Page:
Mental health counseling is a professional service I provide. Because of the nature of therapy, our relationship is different from other relationships. It may differ in how long it lasts, in the topics we discuss, or in the goals of our relationship. It must also be limited to the relationship of therapist and client only. If we were to interact in any other ways, we would then have a “dual relationship,” which would not be ethical and may not be legal. My profession has rules against such relationships to protect us both. Dual relationships can set up conflicts between a therapist’s and client’s best interests. In order to offer clients the best care, my judgment needs to be unselfish and professional. Because I am your therapist, I cannot be your supervisor, teacher, or evaluator. I cannot have any other kind of business relationship with you besides the therapy itself. For example, I cannot employ you, lend to or borrow from you, or trade or barter services. I cannot give legal, medical, financial, or any other type of professional advice. I cannot have any kind of romantic or sexual relationship with a former or current client, or any other people close to a client.

 

There are important differences between a therapeutic relationship and a friendship. Friends may see you only from their personal viewpoints and experiences. Friends may want to find quick and easy solutions to your problems so that they can feel helpful. These short-term solutions may not be in your long-term best interest. Friends do not usually follow up on their advice to see whether it was useful. They may need to have you do what they advise. A therapist offers you choices and helps you choose what is best for you. A therapist helps you learn how to solve problems and make better decisions. A therapist’s responses to your situation are based on tested theories and methods of change. Lastly, when our therapy is completed, I will not be able to be a friend to you like other friends may be. As a therapist, I care for you and your mental health in the professional role of therapist. My goal is to help you find your best possible self and to help you reach the goals that you would like to achieve. As your therapist, I am required to keep your identity secret. The fact that you are in counseling is not my information to tell. Therefore, I may pretend not to see you in public unless you acknowledge me and I must decline to attend any functions in which you and I may both attend.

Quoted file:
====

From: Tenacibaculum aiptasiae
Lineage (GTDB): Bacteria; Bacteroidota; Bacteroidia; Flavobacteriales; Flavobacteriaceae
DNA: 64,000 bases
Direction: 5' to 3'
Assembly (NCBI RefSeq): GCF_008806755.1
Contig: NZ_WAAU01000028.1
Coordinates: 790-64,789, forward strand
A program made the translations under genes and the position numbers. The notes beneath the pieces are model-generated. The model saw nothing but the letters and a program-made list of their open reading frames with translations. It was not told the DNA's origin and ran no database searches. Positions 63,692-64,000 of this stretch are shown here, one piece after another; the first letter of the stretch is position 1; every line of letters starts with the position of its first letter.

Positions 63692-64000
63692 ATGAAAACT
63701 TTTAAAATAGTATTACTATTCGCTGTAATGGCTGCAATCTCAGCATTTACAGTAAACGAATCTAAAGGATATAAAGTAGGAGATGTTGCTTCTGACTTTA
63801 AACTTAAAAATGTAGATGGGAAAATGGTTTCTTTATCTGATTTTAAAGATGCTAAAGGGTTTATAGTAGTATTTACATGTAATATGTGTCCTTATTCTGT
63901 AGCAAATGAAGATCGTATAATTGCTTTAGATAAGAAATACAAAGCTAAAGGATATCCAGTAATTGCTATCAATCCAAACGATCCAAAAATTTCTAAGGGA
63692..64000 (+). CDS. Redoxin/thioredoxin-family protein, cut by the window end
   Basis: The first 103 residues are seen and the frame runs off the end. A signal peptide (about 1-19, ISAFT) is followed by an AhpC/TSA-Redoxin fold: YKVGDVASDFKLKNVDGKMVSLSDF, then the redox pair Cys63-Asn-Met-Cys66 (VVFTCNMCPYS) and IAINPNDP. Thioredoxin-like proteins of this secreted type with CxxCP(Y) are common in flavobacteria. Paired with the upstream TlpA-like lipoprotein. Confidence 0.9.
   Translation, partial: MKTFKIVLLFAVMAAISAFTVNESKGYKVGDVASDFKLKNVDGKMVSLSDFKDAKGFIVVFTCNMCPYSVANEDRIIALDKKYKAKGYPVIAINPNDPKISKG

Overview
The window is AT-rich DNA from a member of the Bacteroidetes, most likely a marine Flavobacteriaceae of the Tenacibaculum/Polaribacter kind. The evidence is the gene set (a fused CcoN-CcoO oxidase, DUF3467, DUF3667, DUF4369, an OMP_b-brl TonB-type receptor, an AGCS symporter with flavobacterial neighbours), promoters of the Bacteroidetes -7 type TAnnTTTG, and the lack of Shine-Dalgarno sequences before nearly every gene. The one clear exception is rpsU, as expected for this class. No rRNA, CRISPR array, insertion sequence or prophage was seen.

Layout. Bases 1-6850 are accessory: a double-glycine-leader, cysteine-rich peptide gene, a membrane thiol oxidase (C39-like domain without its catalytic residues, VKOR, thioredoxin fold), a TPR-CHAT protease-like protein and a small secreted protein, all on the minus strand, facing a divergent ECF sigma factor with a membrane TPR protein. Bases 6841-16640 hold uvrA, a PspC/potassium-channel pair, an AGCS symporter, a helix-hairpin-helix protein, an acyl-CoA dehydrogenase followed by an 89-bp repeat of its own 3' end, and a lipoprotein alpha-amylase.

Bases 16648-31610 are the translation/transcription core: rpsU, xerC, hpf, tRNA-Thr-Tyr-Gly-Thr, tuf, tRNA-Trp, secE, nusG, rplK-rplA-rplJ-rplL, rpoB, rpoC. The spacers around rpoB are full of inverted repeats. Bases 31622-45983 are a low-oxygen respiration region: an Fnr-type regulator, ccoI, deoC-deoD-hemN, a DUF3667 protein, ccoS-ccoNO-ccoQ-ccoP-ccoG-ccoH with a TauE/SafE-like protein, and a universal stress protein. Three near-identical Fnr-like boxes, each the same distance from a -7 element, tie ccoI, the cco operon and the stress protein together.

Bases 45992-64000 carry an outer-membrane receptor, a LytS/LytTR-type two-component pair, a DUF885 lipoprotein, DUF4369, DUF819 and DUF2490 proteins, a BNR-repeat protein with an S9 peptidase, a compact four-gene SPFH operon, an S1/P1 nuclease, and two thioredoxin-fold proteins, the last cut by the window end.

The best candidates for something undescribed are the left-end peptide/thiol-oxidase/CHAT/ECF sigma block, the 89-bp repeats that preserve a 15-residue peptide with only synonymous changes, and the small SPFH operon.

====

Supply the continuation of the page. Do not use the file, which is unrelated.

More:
These ethical considerations are for your best interest, which is of the utmost importance.